I started writing a blender scripting blog the other day, with short pretty common blender related python snippets, to kind of ease someones blender python learning experience. http://blenderscripting.blogspot.com/
diveintopython3.org is excellent for starting
have a look at thread “C programming repository”
As an advice, whatever language you pick up to start learning programming with, always try to ask yourself “why does this work”, “what are the constituent parts of this problem”.
It probably goes a bit far at the start, but it’ll pay off in the end, when you try to understand the problem you’re trying to solve (or not necessarily a problem, but the “thing” you’re trying to do).
After some exercises take a step back and try to kinda abstract what you’ve been doing. Don’t look at the code, look at the problem or issue that got solved or implemented. Try to imagine how the algorithm that was used works in your head - without code.
If you make that part of the learning process, it’ll be much easier to adopt new programming languages in the long run. All languages are just that: a tool for solving a computational problem. And if you understand the problem, then it is just a matter of seeing how you can do that with a specific language. Certainly, one language will have benefits over another for a particular problem, but that is in the end just a matter of translation between different languages - as long as you understand the problem at hand.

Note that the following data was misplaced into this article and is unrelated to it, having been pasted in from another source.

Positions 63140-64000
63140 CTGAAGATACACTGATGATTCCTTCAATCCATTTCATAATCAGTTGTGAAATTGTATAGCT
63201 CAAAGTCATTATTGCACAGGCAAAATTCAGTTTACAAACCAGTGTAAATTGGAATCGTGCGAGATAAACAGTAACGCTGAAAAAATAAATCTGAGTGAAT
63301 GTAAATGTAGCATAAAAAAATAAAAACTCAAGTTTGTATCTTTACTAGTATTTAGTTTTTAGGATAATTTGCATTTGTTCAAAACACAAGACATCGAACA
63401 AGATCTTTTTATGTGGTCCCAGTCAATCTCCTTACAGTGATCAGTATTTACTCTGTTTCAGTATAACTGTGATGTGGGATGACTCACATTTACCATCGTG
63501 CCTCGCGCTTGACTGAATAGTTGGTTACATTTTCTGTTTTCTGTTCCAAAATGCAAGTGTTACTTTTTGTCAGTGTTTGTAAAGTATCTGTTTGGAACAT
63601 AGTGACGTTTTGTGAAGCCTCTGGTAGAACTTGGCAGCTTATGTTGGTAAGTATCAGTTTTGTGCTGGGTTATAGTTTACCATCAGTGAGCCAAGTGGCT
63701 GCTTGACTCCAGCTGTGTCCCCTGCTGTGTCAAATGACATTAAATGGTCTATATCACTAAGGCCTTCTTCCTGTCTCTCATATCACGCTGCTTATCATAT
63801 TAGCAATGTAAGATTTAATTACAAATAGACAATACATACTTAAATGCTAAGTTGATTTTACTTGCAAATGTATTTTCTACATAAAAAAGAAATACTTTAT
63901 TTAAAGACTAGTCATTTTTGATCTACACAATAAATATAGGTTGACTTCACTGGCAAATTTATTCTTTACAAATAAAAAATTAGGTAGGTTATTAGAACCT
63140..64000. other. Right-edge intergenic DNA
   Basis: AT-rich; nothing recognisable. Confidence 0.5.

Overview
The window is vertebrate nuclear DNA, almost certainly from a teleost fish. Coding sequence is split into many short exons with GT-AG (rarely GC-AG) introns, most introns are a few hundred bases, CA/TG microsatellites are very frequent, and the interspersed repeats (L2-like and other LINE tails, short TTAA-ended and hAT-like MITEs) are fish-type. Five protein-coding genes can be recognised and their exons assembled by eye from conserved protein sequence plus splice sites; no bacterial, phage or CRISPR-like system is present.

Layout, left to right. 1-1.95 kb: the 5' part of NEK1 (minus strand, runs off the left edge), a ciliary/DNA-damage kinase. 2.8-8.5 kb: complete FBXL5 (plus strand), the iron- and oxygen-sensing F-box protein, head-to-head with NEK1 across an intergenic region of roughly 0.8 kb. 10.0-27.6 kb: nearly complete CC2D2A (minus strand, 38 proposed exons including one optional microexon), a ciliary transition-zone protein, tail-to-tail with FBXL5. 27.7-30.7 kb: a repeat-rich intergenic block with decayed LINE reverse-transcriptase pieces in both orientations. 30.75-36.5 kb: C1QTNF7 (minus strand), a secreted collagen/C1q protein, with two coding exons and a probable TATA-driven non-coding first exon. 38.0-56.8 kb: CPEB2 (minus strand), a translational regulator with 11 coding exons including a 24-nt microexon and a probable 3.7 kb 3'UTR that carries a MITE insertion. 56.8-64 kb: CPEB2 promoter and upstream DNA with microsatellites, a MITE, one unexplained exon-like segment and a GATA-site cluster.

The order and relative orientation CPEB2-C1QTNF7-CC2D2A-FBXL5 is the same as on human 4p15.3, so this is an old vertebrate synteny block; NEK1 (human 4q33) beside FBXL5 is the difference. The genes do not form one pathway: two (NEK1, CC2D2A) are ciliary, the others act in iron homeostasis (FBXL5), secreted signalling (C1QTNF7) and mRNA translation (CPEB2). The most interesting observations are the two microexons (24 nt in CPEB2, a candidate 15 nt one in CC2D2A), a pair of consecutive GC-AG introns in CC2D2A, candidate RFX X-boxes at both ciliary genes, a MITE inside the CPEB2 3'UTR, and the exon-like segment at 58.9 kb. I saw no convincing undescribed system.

And more important: perseverance! You’ll hit often roadblocks, and you’ll be bored out of your mind many times. You’ll get frustrated when something doesn’t work as you thought it would. Just keep on going, you’ll love it in the end!
FYI, I’m a linguist by education. I’m a self-taught programmer (first started in 1997, at the age of 21). But over the years I have noticed the above to hold true for those people that I introduced to programming and help getting started.